“Who Is He to Judge? A review of Pope Francis in His Own Words, edited by Julie Collazo and Lisa Rogak”
Why would any red-blooded, self-respecting lesbian want to read a book about a pope? Maybe because she was raised, or even still is, Catholic. Maybe because she cares about social justice, especially in South America. Or maybe because Pope Francis, appointed in March 2013, exemplifies tolerance, humility, and concern for fellow and sister human beings in a way that’s rare for anyone, let alone the Bishop of Rome and world leader of the Catholic Church.
Now famous for refusing the luxurious trappings that come with his office, for supporting an underdog soccer team, and for loving the folk music and tango of his native Argentina, the Pope began his papacy in highly unorthodox fashion, asking the crowds assembled in St. Peter’s Square to pray for him before he blessed them. After that first public appearance, the new pope was offered a ride in the special limo, but reportedly turned it down, saying, “I’ll just go with the guys one the bus.”The first pope from South America has gone on to refuse to live in grand style at the Vatican, turned down all manner of traditional papal perks, and – get this – does not denounce homosexuals.
Although he has officially supported the Catholic church’s standard doctrine on same-sex marriage and abortion (negative), he’s changed the tone of the pronouncements coming from Rome. He also publically washed the feet of people living with AIDS and of an impoverished Muslim woman, gestures of humility that none of his predecessors ever came close to.
The first Pope ever to use the word “gay,” he’s also the first to suggest that queers (and atheists, too) are not necessarily damned. Asked about homosexual priests, Francis replied, “If someone is gay and he searches for the Lord and has good will, who am I to judge?”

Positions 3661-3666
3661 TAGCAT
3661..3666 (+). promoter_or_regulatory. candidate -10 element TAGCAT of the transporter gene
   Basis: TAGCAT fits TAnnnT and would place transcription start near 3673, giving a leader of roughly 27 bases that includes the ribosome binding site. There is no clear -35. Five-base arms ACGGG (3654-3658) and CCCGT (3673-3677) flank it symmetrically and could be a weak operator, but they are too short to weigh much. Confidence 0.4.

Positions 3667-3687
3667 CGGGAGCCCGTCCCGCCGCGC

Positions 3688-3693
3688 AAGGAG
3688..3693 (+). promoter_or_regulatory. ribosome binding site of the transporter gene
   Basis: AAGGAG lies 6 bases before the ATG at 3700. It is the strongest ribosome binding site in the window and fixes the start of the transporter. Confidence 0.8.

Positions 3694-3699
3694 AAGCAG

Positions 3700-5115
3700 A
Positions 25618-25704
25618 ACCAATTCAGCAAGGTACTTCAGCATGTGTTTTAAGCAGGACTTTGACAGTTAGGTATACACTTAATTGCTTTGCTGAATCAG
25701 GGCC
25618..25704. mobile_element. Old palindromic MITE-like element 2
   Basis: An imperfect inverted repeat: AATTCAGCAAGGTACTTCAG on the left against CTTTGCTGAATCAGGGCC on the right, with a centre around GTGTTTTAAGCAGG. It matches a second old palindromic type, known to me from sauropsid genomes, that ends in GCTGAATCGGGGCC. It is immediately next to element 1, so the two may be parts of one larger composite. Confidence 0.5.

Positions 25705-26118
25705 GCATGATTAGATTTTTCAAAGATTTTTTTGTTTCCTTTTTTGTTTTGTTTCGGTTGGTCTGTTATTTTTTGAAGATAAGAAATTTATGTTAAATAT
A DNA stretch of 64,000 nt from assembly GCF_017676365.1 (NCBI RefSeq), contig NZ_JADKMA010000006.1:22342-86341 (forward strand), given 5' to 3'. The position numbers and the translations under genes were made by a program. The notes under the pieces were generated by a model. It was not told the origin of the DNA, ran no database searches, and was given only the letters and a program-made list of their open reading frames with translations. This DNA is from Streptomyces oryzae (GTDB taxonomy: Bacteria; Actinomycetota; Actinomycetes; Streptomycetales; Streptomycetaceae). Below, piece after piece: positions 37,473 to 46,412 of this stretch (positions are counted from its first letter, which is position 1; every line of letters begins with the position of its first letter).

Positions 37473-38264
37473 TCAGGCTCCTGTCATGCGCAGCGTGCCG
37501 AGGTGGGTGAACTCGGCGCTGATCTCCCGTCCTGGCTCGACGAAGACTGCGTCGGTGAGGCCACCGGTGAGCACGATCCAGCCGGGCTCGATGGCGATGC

This collection of quotes by the pope is easy to read and handily organized, making it easy to find what the Pope has said on over 150 topics, including “Argentina’s Dirty War,” “Birth Control,” “On Soccer as a Metaphor for Life,” and more. Here’s the first excerpt I turned to:
The religious ministry sometimes calls attention to certain points of private or public life because it is the guide of its parishioners. What it does not have the right to do is force a [specific kind of] private life on anyone. If God, in His creation, ran the risk of making us free, who am I to meddle?
Some pope-punditscallFrancis a rock star, pointing out thathe’seven the subject of a new glossy weeklyfanzine, Il Mio Papa (My Pope). Othersclaim that he’s the voice of liberal Catholics who want social justice. But more sober critics observe that he has not changed any of the basic tenets of the faith, although as of March 2014 he did acknowledge in an interview with an Italian newspaper that there could be some acceptance by the chuch of same-sex civil unions.
So, who are we to judge the Pope? We’re citizens of the world, that’s who. Rather than accept Curve’s or anyone else’s assessment of the man, Curvettes can read the Pope own words in this slim, well-indexed collection of his most provocative, hopeful, and interesting statements. Even if we’re not Catholics, conservatives, or even church-goers, lesbians might want to know about Pope Francis’s worldview. Collazo and Rogak’sbook of quotations offers an excellent introduction.